Aikido could be called non-violent even though its techniques include both damaging force and the purpose of causing damage because it is based on the spirit of loving protection of life.
This isn’t empty philosophizing. This distinction points to something of great importance in Aikido training.
There is a way in which the non-violence in Aikido training not only includes the use of physical force for the purpose of doing damage but requires it. How can this be? It is related to the idea of opposition. As a general rule, Aikidoka call the people they practice with partners, not opponents. There is a reframing happening here.
Opponents or enemies are people that we are alienated from, fear, and hate. When we are disconnected from others, we see them as less than human and are willing to hurt them. By learning to see our attackers as partners, we are learning to connect to other people in a spirit of harmony.
This is certainly a valid and valuable level of practice. However, real attacks are done by real enemies. There is a vast chasm between an Aikido partner offering you a soft yokomenuchi and an enemy full of hate swinging a lead pipe at your head. If you are used to practicing only with partners, will you be able to maintain a loving spirit when faced with real hatred? Practicing Aikido with the idea that uke is an enemy to be controlled and possibly destroyed offers another level of learning.
As an experiment to discern the practical effects of these two different ways of looking at uke, let’s try doing a defense technique in two different ways. Doing tenchinage will be safer than doing irimi nage, so try a few repetitions of ryotetori tenchinage irimi. Rather than doing static practice, have uke come in with movement. (These experiments presuppose that you know the technique well enough that you can turn your attention away from the movements themselves to the underlying tone of the movements.)
First do the technique with the idea — both on your part and uke’s — that Aikido is a gentle, meditative movement flow which two partners do together to practice harmony. Uke is offering you the gift of motion. You want to join uke, but you don’t want to violate his/her freedom by exerting any control on him. What happens to your technique? What do you feel in your breathing, your muscles and your movement?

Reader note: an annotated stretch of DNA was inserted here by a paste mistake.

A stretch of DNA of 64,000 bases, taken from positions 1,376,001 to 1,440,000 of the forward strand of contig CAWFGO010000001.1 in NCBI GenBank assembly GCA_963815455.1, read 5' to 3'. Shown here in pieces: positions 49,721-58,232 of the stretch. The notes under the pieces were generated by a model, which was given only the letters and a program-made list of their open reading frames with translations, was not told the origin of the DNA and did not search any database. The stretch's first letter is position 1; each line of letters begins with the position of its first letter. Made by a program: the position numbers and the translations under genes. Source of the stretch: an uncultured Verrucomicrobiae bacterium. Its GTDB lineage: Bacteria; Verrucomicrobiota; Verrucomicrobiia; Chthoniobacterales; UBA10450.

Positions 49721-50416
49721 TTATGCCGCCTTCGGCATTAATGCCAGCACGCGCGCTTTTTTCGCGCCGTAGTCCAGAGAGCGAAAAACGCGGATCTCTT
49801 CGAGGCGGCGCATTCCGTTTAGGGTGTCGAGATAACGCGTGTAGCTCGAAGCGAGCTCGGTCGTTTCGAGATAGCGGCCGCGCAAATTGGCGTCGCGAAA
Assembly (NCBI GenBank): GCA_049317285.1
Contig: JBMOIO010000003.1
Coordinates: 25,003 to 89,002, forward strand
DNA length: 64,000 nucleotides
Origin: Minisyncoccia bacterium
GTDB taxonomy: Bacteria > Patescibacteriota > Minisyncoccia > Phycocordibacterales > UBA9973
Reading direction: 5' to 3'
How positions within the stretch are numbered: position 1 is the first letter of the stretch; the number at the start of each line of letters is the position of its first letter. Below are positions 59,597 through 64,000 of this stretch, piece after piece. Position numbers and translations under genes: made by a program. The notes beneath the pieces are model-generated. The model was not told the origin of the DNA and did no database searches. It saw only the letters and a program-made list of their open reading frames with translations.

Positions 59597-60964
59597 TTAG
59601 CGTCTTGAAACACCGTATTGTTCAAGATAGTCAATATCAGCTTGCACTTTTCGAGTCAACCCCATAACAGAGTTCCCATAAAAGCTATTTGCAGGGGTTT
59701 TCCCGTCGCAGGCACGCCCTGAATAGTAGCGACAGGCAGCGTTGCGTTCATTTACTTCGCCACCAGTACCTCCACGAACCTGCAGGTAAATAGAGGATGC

Next have uke attack with the idea that she/he is really intending to hurt you. I often ask people why they are doing a particular attack movement, and the answer I frequently receive is that it is to give nage the opportunity to practice a defense technique. Of course that is literally true, but it is also very false to the situation. The reason an attacker attacks is to hurt a victim. So have your uke attack with a clear and specific intent to use the attacking movement to inflict a particular injury on you. Perhaps uke will grab your wrists and hold tight while thinking about kneeing you in the groin. Perhaps uke will grab your wrists while thinking about pulling you into a waiting car. (Don’t actually execute the second part of the attack. Just think it.) That changes things, doesn’t it? How does it feel to defend yourself against an attacker who really means to hurt you?
André Cognard- Living Without Enemy
The Ran Network – The Budo Classics #1
In this philosophical essay steeped in body practice, Aikido teacher André Cognard discusses Eastern traditional martial arts by exploring his own history, perceptions and emotions.
Cognard dwells in particular on the areas concerning the relationship with others and the conflicts that inevitably arise with them. In a direct and effective way, the author does not present us with “the object of a sudden revelation, but rather the fruit of a slow evolutionary process due to a laborious, humble practice, studded with failed attempts and repeated with a doggedness that sometimes defies reason”.
André Cognard tells us that “Living Without Enemy” is possible and that the way to reach such a state through martial arts is through the awareness that they have evolved and continue to do so.